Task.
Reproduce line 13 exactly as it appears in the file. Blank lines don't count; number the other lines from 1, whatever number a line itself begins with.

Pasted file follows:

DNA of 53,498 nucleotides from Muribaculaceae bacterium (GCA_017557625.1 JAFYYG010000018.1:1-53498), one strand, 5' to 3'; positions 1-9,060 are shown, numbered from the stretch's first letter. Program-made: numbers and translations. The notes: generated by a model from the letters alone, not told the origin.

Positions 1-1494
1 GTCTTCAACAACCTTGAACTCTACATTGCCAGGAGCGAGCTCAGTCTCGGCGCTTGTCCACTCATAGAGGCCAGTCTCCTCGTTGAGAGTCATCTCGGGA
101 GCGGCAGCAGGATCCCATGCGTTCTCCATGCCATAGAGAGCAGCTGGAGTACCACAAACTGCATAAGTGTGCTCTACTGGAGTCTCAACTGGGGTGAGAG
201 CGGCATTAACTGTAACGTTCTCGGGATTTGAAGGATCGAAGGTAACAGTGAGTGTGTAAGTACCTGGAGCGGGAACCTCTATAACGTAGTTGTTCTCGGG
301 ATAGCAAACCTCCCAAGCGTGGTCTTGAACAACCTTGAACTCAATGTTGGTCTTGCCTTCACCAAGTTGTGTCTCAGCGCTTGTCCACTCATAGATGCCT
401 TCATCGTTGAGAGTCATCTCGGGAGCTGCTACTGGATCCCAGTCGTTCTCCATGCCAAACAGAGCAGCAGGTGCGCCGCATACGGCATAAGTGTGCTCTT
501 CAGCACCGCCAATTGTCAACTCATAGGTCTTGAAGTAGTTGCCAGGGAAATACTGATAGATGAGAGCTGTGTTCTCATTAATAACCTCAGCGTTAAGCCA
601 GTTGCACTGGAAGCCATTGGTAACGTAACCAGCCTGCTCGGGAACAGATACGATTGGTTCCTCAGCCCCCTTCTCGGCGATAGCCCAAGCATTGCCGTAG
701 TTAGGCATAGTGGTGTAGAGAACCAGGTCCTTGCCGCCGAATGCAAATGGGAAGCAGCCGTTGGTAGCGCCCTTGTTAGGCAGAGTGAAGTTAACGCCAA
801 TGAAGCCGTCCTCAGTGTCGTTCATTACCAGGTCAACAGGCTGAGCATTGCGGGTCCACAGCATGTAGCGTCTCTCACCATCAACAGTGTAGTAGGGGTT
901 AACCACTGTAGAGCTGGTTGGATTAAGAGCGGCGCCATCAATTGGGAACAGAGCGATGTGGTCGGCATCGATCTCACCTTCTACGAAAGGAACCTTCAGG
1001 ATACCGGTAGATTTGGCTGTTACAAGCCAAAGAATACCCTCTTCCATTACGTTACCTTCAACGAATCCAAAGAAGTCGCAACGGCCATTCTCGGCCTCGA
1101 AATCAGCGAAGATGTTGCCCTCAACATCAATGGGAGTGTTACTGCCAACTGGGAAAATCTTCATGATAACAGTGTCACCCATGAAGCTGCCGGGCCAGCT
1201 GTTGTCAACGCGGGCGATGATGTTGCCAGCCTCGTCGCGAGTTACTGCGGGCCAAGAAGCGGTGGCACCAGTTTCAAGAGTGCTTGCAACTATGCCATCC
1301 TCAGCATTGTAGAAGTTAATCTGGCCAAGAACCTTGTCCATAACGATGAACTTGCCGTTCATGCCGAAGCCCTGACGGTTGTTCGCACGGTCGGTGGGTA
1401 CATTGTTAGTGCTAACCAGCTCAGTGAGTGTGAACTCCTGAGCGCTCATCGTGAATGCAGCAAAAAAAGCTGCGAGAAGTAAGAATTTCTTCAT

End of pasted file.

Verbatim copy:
1001 ATACCGGTAGATTTGGCTGTTACAAGCCAAAGAATACCCTCTTCCATTACGTTACCTTCAACGAATCCAAAGAAGTCGCAACGGCCATTCTCGGCCTCGA